The American Medical Association and the National Academies of Sciences echoed these sentiments, as they both suggested that GMO foods do not have health effects and many studies confirm this assertion as well. The main risk of modifying a plant or animal species lies with the introduction of an antigen (Chen and Shelton 162). The studies going on in GMO testing centers focus on establishing whether the allergens have the capacity of altering the genetic composition of a specifies.

Regulation of genetically modified organisms in Europe is mandatory because allegations exist regarding the likelihood of the products to transmit dangerous compounds to consumers. The focus of the European Green Party and Greenpeace organization is to push the government to regulate the supply of such products in the market with claims that they affect people’s health significantly.

In their reports, organizations opposed to GMO products claim that allergens are likely to cause allergies in people leading to reactions to environmental conditions. In the United States, people are opposed to GMO goods because they cause allergic reactions. For the proponents of genetically modified organisms, the chances of introducing allergenic compounds or toxins to plants are minimal given the fact the process is scientific (Momaday 570).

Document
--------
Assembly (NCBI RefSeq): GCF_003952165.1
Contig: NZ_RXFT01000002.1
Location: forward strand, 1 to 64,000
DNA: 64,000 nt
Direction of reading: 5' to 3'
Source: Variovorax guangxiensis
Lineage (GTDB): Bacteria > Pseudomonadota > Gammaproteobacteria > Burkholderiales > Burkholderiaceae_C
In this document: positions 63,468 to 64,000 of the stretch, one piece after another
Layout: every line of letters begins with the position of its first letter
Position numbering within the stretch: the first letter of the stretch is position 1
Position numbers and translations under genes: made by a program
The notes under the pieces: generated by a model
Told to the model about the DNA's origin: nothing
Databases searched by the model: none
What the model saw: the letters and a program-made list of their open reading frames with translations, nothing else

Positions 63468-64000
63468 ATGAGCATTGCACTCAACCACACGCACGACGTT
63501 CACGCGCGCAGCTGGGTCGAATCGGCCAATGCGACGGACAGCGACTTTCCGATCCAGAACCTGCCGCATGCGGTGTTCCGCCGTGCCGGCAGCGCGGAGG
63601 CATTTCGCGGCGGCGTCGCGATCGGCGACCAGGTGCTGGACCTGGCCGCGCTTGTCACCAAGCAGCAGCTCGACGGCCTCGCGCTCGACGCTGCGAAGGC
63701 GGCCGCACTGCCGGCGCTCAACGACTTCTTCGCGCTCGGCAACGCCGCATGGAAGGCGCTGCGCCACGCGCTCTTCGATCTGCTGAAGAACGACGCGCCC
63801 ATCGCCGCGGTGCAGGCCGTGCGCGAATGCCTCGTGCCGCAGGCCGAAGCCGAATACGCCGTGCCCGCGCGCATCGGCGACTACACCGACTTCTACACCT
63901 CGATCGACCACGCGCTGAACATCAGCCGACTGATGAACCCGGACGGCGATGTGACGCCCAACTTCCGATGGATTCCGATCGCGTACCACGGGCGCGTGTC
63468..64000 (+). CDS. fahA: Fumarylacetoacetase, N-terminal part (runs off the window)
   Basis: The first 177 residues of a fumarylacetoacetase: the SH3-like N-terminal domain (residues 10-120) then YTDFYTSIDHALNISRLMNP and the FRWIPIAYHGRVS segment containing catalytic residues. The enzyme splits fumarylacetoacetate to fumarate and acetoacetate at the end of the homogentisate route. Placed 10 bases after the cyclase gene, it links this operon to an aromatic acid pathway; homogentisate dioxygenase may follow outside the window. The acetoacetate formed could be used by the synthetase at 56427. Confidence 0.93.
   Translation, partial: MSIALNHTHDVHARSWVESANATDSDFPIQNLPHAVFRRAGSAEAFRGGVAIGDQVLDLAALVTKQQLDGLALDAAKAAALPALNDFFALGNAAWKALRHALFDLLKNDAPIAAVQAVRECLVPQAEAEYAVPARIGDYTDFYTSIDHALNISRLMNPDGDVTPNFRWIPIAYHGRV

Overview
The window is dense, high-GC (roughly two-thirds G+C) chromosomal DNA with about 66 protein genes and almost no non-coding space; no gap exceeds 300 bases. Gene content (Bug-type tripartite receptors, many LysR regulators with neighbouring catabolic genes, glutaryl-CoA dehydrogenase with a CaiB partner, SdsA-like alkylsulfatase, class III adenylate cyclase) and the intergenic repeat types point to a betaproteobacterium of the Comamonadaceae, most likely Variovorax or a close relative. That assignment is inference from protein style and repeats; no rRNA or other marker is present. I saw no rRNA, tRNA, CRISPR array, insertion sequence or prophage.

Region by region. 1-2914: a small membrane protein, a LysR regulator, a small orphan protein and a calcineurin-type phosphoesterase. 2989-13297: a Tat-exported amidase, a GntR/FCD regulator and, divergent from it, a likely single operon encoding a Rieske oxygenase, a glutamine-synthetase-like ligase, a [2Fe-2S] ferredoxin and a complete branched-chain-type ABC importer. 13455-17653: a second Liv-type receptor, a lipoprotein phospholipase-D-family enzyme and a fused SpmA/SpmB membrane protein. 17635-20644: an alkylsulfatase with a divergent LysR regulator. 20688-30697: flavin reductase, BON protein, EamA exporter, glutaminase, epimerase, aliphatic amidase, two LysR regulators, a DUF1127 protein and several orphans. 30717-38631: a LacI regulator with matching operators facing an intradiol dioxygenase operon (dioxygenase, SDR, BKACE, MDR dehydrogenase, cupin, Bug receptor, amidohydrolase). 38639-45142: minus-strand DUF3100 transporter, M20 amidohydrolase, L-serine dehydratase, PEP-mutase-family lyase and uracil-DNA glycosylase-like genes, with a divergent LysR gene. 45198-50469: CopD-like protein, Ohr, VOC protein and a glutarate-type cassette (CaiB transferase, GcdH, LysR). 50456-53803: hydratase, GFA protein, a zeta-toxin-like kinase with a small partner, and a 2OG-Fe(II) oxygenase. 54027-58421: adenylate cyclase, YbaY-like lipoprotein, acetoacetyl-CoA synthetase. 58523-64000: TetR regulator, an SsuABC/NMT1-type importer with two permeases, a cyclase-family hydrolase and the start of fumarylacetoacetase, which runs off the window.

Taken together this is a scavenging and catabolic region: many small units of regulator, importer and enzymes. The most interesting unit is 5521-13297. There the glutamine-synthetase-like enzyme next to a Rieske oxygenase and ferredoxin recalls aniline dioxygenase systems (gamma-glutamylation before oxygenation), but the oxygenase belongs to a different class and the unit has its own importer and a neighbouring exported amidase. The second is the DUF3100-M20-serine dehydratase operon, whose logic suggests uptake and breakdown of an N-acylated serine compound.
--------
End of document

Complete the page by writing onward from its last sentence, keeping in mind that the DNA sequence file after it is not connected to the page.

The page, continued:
Transgenic engineering of genes is known to have lesser impact as far as expression of genomes and metabolite levels are concerned. In other words, conventional breeding is likely to facilitate undirected mutagenic transmission. In fact, many studies confirm that conventional breeding has never been risk-free meaning it allows the transmission of toxic compounds.

In the United States and Europe, the kiwi fruit was introduced in early 1960s through conventional processes, but current studies prove that many people suffer from allergies because of consuming the products made from the fruit (Prudham and Morris 162).

Some studies support the claim that genetic modification could be employed effectively in removing allergens from foods hence reducing the risks of suffering from allergies. In 2003, a research undertaken on soybean revealed that genetically modified organisms do not have main allergens.

Opponents of GMO technology are concerned with testing since decisions do not consider the views of all other stakeholders meaning it is done without adequate consultation with the population and other concerned stakeholders. Companies are often quick to withdraw funding in case they realize that compounds are harmful to people’s health even before they are introduced in the market. The company was aware of the effects of nuts on people’s health and it went on to test the product for allergies (McHughen and Smyth 18).